What It Takes to Barter

pumpkinsMy friend, Speedy, is quite possibly the best horse trader within a 200 mile radius. In all the time I’ve known him, he has never held a job and yet seems to do quite well for himself. No, he doesn’t actually trade horses. He uses a system of bartering. He has a knack for trade.

I asked Speedy if I could tag along with him one day and do some research on the fine art of bartering. He said “Yup, as long as you don’t slow me down.” This is really funny because here in the south, we like to give folks nicknames that are the opposite of what they are, like the big guy named Tiny. Well, Speedy wasn’t speedy at all. It took him ten minutes to fasten up the four buttons on his overalls.

On this particular day, Speedy was on a mission. His wife wanted 4 big pumpkins. Two of which, she would turn into several delicious pies for the church social and two, which would become jack-o-lanterns for the grand kids. Speedy loaded up his truck and we set off to the local Farmer’s Market.

Now I should tell you that Speedy has an interesting hobby. He finds branches in the woods behind his house that are all twisty looking. He whittles these sturdy branches into fine walking canes. They’re not anything fancy but folks like them. He won’t put a price on the walking canes but often uses them as part of his bartering.

I knew that Speedy wasn’t about to give up any of his trade secrets, so I didn’t ask him any direct questions. I just watched and learned. We spent three hours at the Farmer’s Market. Three short hours. I learned a lot about bartering and about what’s fair and not fair.

Speedy got four big, pretty pumpkins and the farmer got a fine walking cane and the promise of two freshly baked, and delivered, pumpkin pies. It was a good morning. Let me share a few things that I learned.

The first thing I learned is that you can’t be shy when bartering. You have to friendly, open, agreeable and democratic, but never shy. If you don’t speak up then you might be missing out on a good trade. Also, if you are unwilling to carry on a bit of small talk, you might be considered untrustworthy.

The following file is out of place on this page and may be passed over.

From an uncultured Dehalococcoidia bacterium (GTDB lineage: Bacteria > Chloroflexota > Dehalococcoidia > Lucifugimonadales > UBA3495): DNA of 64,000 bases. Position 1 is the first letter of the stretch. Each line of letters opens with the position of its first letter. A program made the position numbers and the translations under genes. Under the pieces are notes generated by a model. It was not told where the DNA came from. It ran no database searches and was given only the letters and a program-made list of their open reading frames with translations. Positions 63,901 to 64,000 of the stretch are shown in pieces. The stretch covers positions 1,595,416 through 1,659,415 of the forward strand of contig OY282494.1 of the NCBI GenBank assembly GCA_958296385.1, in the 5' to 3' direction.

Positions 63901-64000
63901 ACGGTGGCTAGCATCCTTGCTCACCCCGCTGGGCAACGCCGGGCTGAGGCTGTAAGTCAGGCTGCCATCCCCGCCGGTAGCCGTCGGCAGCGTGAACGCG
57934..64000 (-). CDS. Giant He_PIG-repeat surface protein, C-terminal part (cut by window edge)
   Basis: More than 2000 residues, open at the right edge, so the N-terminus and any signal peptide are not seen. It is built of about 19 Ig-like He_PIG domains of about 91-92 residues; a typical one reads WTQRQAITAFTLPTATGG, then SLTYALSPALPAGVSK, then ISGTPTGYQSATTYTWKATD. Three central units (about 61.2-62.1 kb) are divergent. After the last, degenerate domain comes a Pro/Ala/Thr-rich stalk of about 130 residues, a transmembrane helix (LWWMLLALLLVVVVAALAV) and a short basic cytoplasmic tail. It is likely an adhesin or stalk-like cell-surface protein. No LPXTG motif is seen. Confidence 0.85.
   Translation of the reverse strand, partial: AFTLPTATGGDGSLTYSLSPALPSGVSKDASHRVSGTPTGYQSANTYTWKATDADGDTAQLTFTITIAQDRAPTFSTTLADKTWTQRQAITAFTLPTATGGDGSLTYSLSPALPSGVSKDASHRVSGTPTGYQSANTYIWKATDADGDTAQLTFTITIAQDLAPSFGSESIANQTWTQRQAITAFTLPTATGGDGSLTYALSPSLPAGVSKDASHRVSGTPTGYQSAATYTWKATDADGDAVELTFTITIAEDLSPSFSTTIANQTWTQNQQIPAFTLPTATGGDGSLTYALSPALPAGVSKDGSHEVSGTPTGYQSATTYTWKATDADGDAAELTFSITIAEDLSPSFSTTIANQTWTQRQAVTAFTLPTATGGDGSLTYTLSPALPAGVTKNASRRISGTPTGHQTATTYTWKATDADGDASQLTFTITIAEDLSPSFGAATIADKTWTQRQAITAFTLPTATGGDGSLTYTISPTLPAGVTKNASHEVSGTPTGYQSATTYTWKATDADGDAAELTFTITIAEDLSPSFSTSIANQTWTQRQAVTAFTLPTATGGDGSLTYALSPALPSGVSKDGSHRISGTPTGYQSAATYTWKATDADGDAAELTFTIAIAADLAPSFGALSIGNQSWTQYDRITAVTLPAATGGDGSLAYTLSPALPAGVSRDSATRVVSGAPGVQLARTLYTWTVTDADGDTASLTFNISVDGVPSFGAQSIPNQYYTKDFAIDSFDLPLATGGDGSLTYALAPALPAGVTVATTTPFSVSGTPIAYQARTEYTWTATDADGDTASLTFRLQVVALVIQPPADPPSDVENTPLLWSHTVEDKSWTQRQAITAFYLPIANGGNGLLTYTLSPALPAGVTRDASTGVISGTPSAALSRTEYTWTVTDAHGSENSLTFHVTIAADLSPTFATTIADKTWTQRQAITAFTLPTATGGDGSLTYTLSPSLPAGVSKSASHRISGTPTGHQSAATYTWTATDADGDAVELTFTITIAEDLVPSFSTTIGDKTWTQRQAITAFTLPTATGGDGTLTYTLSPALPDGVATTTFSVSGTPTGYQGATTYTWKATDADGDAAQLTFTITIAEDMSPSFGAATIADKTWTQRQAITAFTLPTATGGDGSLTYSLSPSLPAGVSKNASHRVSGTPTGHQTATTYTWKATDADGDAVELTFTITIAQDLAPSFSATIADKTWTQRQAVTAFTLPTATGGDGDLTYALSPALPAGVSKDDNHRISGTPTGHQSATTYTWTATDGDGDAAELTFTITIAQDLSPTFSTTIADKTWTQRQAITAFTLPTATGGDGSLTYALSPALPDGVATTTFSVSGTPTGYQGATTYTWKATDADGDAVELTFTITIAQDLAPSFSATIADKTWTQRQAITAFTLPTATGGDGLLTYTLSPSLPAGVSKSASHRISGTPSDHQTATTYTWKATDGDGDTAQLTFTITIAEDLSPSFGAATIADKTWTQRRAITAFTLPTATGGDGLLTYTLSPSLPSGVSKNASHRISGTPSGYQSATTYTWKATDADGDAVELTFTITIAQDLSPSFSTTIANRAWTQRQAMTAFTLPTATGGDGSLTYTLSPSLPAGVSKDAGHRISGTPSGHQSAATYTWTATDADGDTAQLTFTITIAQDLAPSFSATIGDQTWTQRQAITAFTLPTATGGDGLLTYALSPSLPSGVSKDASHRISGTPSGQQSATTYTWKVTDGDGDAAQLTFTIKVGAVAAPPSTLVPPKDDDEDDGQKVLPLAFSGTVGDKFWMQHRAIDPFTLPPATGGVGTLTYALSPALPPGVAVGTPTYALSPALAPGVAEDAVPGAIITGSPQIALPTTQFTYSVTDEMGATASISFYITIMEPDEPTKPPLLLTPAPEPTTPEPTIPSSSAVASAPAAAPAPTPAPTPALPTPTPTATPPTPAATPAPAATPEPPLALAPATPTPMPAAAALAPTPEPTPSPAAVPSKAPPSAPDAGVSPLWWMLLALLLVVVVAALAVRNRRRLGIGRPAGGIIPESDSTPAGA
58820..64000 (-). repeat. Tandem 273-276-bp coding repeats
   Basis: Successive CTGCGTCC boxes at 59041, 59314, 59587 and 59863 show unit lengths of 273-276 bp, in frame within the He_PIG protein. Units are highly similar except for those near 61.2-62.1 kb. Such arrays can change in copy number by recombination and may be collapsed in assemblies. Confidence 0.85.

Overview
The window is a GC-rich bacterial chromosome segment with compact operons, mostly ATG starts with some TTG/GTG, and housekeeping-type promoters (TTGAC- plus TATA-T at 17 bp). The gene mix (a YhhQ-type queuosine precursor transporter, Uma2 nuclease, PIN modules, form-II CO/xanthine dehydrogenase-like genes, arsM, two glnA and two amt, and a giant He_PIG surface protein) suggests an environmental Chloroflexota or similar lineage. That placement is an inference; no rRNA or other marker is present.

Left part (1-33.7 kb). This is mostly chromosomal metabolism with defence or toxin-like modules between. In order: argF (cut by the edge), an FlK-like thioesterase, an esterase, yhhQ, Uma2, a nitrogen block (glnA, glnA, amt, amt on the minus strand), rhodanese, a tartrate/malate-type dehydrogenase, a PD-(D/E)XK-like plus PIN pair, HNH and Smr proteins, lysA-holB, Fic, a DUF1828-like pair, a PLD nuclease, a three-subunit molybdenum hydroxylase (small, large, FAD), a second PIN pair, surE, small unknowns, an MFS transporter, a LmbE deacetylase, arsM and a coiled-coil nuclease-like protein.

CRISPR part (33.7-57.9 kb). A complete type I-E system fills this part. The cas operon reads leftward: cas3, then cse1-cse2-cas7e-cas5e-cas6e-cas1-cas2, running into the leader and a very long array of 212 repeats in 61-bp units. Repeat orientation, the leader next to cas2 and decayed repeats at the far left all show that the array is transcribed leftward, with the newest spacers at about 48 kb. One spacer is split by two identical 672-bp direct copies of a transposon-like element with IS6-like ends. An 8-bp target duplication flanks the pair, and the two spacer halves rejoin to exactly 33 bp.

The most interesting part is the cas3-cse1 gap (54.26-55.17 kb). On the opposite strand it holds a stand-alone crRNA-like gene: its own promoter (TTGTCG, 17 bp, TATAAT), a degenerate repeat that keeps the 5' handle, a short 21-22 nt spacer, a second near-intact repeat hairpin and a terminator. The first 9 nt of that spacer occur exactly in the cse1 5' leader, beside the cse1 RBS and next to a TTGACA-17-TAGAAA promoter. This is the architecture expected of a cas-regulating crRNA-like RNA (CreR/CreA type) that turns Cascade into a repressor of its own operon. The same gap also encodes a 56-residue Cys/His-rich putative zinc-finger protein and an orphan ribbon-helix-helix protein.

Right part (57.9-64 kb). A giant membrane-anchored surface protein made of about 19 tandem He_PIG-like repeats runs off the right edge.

Trust is the soul of bartering. When you want to develop bartering skills it is important to also develop casual friendships, consider them your network. You never know who might have something you will need or want in the future.

I learned that what you barter can have no direct relationship, for instance, a walking cane and a pumpkin.

I learned that value is a perception. If I have something you want and you have something I want, then we only have to agree on the worth.

I learned that anything can be bartered. The price of the object doesn’t matter. I’ve even heard of houses and cars being bartered.

I also learned that after you agree on what is to be traded, you agree on when it is to be traded. Sometimes bartering has time constraints.

Now I wanted to take what I learned and apply it to our day to day living and find out if bartering could supplement our income. We love fried apples and apple pies. So we were planning on taking a 40 mile daytrip to an excellent apple orchard to purchase some apples for the winter. This has been a bumper crop year for apples in our region. I noticed that a few of our neighbors had apple trees just loaded with fruit that was falling to the ground. I mustered up my courage, (I’m a bit shy when I haven’t met someone.) and talked to them about their apples.